Every couple of months we'll be doing a #SmallCityFamilies article all about the great outdoors, brought to you by Sarah Turner of the brilliant Wee Adventures. This month it's all about Scavenger Hunts!
As individuals and a family, we all love to get outdoors for some exercise and fresh air. It is food for the soul, an escape from the job list and exercise does good things to those endorphins which in turn do good things for us. We all thrive outdoors, but most especially children. They NEED to flip, roll, dangle, spin and climb for their neurological and physical development so the more we can encourage play in the outdoors the better. And if we release our own inner child in the process, everyone is a winner!
Scavenger hunts are brilliant for those times when a mission is required! Scavenger Hunts are a great way to get the family outdoors and with Easter just around the corner there is one annual hunt that most people will already be familiar with: the annual Easter Egg hunt! For me, it conjures up images of happy outdoor family times with everyone mucking in together, encouraging the hunters, exploring, looking around carefully, racing to the eggs and collapsing in a satisfied heap with a bucket full of treasure when everyone’s eggshausted. Of course there is room for dashed hopes but on the whole, scavenger hunts are brilliant for those times when a mission is required!
So here are some ideas to take the scavenger hunt theme and garner some of that enthusiasm seen at Easter into every day outings, all year round. If ‘let’s go for a walk’ is met with a resounding dragging of feet in your house, the scavenger hunt concept will make it interesting, provide a distraction and turn it into an adventure. If more impetus is required, add a friend or two into the mix and all of a sudden the kids are racing out the door and asking what’s taking you so long!
A scavenger hunt is where participants seek to gather all the items on a list. You can print/write our own list or download one from the internet which is a veritable treasure trove of ready made lists and ideas. Kids love to tick things off! Or you can just keep some of these ideas in your head for whenever you need it.
Know what items you are likely to find in your area at a given time of year and go from there. Take a bucket, egg box or a bag if you intend to collect things and set up a nature table or box at home to collect the treasures you find. You’ll be amazed at how children will treasure their findings, no matter how small.
Every season has something that makes it special like spring flowers, summer wildlife, autumn leaves, snowy footprints. The beauty of doing regular scavenger hunts is that everyone experiences and appreciates the differences in the seasons first hand which will have your children spotting the seasonal transitions before you know it.
Pitch your ideas according to your age group. For the younger kids, make the items easy to find to avoid frustration and loss of interest and motivation. Colours and shapes are good! Older kids love a bit of team competition with friends and also value the opportunity to lead so engage them by letting them set up a scavenger hunt for younger siblings.
Have fun with counting and elongate your hunt all at once! Collect 5 oak leaves, count 10 fenceposts as you walk past them, find 5 different coloured stones, spot 5 different animals.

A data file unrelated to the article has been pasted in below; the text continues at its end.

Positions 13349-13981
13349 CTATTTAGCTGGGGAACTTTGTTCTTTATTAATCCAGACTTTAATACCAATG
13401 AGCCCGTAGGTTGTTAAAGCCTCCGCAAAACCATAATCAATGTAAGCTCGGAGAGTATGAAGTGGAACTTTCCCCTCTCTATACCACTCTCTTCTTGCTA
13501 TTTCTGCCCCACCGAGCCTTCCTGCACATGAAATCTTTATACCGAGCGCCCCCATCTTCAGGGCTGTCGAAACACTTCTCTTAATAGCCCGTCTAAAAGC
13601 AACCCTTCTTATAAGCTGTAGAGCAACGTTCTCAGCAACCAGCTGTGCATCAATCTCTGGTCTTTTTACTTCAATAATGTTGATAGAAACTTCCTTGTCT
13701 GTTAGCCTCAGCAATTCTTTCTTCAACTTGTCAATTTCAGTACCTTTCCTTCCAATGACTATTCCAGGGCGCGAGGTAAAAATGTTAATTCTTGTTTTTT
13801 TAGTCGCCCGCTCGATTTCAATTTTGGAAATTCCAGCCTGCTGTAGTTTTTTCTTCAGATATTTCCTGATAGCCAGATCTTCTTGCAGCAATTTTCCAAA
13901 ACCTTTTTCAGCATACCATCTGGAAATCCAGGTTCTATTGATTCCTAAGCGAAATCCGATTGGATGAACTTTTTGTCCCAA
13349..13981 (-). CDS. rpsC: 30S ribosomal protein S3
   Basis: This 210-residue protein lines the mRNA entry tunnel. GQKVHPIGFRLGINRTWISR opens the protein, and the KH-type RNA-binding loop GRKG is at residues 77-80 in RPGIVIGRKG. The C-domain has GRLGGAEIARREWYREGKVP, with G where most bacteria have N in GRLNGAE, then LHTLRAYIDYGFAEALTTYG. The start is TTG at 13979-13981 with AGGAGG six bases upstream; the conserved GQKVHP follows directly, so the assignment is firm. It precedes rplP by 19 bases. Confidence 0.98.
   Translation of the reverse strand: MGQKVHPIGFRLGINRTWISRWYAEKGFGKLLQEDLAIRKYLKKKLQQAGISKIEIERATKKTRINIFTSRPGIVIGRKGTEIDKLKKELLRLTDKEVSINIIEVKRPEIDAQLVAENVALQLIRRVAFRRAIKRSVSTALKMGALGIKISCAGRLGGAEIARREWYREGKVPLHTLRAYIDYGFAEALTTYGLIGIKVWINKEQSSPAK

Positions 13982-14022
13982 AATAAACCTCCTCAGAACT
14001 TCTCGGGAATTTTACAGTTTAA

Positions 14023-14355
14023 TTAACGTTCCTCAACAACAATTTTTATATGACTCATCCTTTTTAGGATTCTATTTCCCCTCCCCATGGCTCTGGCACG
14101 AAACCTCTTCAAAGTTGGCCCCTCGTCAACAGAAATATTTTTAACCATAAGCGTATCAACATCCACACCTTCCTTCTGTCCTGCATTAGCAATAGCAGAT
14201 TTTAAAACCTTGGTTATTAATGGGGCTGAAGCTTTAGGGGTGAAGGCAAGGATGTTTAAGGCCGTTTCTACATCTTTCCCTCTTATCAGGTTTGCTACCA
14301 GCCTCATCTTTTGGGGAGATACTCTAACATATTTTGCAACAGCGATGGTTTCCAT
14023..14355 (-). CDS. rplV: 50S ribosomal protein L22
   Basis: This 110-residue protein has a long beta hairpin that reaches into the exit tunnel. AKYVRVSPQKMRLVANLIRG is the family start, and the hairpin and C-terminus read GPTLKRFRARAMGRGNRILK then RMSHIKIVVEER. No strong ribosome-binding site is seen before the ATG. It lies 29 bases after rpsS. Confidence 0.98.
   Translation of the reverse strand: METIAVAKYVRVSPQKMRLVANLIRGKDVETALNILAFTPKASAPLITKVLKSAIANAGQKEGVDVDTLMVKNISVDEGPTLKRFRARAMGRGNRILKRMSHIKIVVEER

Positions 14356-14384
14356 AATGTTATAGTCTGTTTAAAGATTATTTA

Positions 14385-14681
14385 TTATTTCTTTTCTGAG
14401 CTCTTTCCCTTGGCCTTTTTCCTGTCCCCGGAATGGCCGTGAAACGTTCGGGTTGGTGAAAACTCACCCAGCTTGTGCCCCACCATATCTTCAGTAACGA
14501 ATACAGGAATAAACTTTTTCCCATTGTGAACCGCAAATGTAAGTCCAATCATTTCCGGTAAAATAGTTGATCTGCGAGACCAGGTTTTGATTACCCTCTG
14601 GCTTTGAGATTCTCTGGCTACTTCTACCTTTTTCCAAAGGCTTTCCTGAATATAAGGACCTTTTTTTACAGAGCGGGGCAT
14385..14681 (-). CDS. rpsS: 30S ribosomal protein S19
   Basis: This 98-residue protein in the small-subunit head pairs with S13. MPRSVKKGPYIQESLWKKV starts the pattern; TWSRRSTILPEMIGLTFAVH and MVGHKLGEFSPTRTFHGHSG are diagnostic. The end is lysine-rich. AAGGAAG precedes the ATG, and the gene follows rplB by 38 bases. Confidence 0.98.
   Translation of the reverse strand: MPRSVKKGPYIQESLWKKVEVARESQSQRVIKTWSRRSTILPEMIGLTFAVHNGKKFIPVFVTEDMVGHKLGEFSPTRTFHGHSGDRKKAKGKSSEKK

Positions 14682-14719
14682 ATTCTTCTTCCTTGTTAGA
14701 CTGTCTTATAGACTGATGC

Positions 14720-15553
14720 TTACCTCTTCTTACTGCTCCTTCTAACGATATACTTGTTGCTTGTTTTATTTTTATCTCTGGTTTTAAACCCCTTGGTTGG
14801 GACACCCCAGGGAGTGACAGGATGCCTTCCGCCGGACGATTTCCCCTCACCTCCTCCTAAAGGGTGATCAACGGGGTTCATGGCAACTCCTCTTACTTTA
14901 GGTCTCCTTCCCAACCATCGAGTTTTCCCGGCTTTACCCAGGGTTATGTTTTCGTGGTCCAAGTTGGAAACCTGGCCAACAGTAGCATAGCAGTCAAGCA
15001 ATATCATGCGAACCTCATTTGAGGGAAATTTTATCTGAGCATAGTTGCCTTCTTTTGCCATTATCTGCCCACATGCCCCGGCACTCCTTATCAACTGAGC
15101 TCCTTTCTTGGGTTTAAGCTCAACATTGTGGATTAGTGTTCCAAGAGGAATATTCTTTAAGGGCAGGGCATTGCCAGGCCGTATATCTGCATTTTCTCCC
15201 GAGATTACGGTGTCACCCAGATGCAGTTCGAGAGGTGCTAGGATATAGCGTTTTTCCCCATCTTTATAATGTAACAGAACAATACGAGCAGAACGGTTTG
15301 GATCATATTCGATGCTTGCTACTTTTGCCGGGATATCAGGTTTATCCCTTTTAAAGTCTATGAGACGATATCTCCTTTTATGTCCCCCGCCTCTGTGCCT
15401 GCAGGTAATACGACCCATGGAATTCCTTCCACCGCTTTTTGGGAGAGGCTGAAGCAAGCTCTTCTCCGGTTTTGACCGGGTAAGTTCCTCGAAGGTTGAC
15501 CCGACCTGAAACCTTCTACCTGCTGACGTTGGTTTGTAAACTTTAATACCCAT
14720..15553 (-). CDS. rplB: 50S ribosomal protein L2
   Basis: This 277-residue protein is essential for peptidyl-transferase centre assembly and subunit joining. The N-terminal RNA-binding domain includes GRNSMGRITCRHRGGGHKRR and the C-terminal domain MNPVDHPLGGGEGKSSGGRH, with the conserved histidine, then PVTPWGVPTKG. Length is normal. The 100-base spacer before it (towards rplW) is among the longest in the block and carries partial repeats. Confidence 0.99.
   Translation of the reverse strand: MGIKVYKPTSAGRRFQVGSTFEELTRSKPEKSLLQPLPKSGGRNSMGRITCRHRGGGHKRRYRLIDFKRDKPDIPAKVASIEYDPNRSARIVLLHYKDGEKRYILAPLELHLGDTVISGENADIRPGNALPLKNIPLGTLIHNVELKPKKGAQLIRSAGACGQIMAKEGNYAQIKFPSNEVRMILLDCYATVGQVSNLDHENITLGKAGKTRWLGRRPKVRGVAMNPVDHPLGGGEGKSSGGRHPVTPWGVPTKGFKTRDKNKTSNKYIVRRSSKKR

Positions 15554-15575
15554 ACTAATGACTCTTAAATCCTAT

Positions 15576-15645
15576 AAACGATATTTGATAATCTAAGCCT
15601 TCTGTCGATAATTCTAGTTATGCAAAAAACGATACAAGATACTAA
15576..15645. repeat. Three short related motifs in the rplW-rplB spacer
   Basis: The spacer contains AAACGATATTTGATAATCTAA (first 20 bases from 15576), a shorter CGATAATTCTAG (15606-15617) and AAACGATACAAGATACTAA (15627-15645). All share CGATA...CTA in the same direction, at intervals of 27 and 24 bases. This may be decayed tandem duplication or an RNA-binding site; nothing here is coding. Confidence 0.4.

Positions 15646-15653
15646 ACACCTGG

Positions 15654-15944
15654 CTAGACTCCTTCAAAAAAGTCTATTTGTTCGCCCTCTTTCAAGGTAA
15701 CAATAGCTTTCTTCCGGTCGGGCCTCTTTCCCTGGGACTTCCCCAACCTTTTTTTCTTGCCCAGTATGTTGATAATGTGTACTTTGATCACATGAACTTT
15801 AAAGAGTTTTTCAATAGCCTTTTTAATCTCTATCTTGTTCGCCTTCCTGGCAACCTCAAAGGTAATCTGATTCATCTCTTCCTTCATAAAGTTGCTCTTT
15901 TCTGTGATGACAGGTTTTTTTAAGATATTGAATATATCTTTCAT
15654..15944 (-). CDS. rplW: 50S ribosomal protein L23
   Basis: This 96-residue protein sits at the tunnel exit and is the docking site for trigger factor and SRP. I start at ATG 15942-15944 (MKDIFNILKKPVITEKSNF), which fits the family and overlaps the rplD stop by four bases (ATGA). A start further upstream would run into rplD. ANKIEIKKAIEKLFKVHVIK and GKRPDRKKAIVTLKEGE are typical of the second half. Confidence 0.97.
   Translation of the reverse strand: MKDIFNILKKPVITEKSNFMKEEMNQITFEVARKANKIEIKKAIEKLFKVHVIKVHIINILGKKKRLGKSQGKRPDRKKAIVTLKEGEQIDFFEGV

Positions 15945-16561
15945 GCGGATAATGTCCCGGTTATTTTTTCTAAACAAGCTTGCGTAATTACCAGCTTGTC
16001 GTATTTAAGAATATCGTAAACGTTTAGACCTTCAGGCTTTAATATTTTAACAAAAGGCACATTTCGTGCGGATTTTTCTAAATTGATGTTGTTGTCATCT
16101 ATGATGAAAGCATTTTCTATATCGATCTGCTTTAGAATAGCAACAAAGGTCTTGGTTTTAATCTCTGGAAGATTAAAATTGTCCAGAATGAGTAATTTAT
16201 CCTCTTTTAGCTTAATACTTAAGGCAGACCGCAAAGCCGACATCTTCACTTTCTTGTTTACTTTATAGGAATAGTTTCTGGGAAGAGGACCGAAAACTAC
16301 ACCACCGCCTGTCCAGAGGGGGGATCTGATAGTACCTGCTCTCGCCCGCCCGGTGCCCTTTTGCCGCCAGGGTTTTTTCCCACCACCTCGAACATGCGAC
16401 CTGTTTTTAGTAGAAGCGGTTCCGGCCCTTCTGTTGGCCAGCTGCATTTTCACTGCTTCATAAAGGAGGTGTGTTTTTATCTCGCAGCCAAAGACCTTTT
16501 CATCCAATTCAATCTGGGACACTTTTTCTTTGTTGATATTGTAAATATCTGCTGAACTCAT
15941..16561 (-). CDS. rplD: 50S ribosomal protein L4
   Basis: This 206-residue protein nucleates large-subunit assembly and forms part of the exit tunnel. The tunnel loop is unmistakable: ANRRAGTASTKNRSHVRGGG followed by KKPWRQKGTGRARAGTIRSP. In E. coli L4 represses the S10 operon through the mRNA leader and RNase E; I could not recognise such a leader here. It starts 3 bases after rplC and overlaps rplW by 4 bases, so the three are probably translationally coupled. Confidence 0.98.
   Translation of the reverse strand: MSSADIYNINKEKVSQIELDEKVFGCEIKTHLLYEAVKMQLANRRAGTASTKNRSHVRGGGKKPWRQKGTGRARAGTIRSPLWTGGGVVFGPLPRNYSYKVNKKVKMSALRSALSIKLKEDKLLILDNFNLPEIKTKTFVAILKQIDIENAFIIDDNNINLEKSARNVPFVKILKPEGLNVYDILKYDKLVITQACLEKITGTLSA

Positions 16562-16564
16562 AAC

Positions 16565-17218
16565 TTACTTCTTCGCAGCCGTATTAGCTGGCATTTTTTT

Really useful when you’re struggling for ideas - find 5 things that start with a letter, or find something for each letter in your name or your town name.
The most obvious scavenger hunt is one that collects actual objects found. But you can take this further by incorporating your senses or by ‘doing’ different things. Ideas are endless but here are a few to get your imagination fired up:
1. Leaves - from different shapes and colours to different varieties ie oak, birch, sycamore
2. Sticks - find a stick and act out five different uses for it eg magic wand, walking stick, fishing rod, sword, stickman
3. Feathers - try and guess which birds they are from and which part of the body
4. Fruits and seeds - acorns, fir cones, pine cones, conkers
5. Flowers - identify different flowers but try not to pick them
6. Wildlife - deer, rabbit, squirrel, birds, butterflies, frogs, slugs,
7. Insects - ants, spiders, caterpillars, dragonflies, ladybirds, bumble bees
8. Colours - collect something that is red, brown, orange, yellow, white, grey
9. Stones - quartz looks like glitter and is a favourite in our house!
10. Litter - great opportunity to get into the habit of picking up litter when you’re out and about
1. See/watch: animal behaviour, reflections, rain drops, animal tracks, spot shapes in the clouds
2. Hear: birdsong, wind in the trees, animal calls, streams, people
3. Smell: flowers, bark, trees, grass, mud
4. Feel: rough v smooth bark, squishy mud v dry earth, still v moving water, grass v reeds
1. Rocks to hop between
2. A branch to dangle from
3. A stream to cross
4. A puddle to jump over
5. A hill to roll down
To really blow the parameters of a scavenger hunt, combine some of the different aspects together. Can you swing from a branch AND feel the air on your cheeks. Is the stone smooth or rough? What else is the colour of that flower? Do your actions as if you were a lion.
When you give yourself time to stop and think about it there are so many options! For me, the scavenger hunt needs to be short on preparation time and long on enjoyment. It can be a ready made piece of parenting armoury to pull out when you need it. Just for fun or as a great big shiny distraction from the main event of getting out for a walk. Happy hunting!
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